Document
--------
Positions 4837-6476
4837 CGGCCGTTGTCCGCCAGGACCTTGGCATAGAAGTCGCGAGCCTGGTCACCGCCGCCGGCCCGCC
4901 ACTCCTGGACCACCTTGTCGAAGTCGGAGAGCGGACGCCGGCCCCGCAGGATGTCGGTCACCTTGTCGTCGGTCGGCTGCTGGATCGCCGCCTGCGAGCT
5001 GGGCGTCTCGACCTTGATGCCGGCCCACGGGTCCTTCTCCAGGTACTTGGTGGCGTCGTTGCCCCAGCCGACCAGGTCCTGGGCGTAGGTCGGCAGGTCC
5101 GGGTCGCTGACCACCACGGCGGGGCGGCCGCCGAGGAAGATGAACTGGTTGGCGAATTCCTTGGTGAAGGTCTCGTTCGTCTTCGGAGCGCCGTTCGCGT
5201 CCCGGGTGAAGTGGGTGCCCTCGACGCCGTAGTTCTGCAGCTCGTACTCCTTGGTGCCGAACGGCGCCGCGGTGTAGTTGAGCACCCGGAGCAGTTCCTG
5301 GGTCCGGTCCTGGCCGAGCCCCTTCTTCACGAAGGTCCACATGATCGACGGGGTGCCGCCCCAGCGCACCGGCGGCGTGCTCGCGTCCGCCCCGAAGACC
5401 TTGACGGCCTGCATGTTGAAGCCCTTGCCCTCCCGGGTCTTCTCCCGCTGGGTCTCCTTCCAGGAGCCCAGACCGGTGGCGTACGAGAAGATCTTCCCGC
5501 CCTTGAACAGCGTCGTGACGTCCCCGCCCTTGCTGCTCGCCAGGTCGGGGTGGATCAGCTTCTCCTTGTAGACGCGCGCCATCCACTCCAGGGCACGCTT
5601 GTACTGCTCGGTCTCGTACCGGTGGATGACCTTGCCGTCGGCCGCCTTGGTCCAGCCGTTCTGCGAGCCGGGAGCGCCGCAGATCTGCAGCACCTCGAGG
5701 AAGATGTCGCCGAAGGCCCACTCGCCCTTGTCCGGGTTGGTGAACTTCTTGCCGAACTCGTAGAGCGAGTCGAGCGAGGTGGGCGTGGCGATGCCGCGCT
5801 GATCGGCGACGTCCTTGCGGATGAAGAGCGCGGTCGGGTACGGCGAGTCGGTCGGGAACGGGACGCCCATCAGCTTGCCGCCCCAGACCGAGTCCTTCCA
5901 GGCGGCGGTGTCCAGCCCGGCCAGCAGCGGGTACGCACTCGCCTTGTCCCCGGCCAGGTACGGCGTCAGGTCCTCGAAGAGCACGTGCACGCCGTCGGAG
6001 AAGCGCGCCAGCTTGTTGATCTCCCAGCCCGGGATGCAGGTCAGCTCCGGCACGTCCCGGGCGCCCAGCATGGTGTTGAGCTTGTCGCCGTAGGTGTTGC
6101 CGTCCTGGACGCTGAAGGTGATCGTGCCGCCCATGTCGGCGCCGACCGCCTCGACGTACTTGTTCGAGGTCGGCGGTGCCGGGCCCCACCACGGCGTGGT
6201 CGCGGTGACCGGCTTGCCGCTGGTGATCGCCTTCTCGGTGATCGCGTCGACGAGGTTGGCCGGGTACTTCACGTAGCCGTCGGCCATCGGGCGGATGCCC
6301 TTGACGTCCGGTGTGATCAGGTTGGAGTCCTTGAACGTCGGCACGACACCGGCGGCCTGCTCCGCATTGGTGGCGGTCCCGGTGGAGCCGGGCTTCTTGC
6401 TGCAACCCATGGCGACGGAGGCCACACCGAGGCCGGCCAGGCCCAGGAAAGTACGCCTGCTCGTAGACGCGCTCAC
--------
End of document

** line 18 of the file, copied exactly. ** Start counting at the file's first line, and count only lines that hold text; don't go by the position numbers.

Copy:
6401 TGCAACCCATGGCGACGGAGGCCACACCGAGGCCGGCCAGGCCCAGGAAAGTACGCCTGCTCGTAGACGCGCTCAC